Canadian Health Care Workers Find Common Ground

Health care workers in western Canada are all members of amalgamated locals, which brings a unique set of challenges. Health care is not typically the dominant sector in these locals, and there are not always opportunities for health care workers to connect as a group.

This is why meetings like the one that took place in Edmonton, Alberta, on March 1 and 2 are so important in helping health care units share information on common concerns.

“There is a lot of benefit to having members from different health care units talk to one another,” said Ray White, District 3 health care coordinator and president of Local 1-207. “It’s easy to feel that issues like staff shortages, inadequate training and unreasonable allotments for getting work done are unique to a workplace when in fact they’re endemic to the whole industry.”

Some 16 members from three locals in Alberta and British Columbia spent the two-day meeting networking, sharing experiences, and discussing potential actions around organizing and workplace hazards.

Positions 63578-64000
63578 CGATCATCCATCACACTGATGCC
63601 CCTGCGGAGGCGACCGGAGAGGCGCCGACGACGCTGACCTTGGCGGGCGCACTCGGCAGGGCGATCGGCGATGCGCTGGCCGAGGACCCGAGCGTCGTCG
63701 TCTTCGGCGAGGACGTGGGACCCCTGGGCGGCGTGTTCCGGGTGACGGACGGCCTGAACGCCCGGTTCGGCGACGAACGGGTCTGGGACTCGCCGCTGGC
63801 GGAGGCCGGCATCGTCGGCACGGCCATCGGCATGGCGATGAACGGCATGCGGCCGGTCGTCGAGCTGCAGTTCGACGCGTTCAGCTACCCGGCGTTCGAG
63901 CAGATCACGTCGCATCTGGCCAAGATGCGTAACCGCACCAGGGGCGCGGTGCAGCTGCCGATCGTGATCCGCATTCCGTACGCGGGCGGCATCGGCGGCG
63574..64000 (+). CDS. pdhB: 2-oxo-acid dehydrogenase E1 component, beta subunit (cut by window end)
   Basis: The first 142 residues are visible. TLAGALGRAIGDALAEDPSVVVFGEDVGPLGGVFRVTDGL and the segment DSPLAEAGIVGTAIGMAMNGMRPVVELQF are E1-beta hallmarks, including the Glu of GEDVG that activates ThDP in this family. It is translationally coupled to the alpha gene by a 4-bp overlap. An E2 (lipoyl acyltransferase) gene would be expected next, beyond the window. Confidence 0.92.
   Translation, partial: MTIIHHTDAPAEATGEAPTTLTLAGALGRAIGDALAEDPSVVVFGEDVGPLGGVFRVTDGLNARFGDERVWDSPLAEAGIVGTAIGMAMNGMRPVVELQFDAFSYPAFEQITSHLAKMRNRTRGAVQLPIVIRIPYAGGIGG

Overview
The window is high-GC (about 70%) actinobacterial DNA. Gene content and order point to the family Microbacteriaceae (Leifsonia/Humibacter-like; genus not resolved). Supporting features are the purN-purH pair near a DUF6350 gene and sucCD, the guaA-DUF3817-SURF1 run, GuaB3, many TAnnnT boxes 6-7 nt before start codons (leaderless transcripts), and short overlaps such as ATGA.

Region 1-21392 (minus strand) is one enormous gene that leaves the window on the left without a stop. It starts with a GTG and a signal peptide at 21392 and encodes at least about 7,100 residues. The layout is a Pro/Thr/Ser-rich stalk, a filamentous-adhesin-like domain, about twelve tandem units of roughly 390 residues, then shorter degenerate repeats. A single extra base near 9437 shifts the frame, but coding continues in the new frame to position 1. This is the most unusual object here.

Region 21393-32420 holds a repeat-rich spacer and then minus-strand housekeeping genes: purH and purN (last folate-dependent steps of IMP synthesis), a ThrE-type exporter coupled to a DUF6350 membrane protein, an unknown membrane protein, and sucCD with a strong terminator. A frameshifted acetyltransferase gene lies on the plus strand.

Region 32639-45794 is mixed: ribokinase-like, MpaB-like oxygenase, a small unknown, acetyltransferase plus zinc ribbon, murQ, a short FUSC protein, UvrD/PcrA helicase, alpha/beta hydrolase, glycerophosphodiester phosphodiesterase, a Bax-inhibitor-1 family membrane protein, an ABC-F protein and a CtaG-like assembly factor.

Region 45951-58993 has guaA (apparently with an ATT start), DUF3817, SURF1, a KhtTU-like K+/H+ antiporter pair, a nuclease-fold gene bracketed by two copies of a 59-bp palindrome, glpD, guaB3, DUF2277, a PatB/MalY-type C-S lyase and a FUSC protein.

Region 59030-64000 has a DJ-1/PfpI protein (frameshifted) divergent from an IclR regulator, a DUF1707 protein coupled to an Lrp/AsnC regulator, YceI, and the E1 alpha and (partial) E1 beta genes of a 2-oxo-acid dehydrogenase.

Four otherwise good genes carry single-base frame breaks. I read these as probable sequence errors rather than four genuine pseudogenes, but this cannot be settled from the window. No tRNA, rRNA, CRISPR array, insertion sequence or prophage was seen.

First and foremost, the group found commonality in their reasons for working in the sector – a desire to provide nurturing and dignified care for fellow human beings.

They also discussed how employer policies like quotas and time frames can put unrealistic expectations on the workers, often leaving them in a position where they must choose between doing their job well or adhering to untenable rules.

Sarah Hoffman, Minister of Health for the Province of Alberta, spoke with the group and listened to their concerns.

The group learned about regulatory and legal requirements regarding workplace violence, hazards and safety, along with some practical tools to address these needs in specific workplaces. They also learned about the successes the union has had in lobbying for better workplace protections and charted a course for further strengthening their collective voice.

“Health care is a growing and vital sector of our union,” said White. “We want to keep the lines of communication open between health care units in our area so we can support and learn from one another.”

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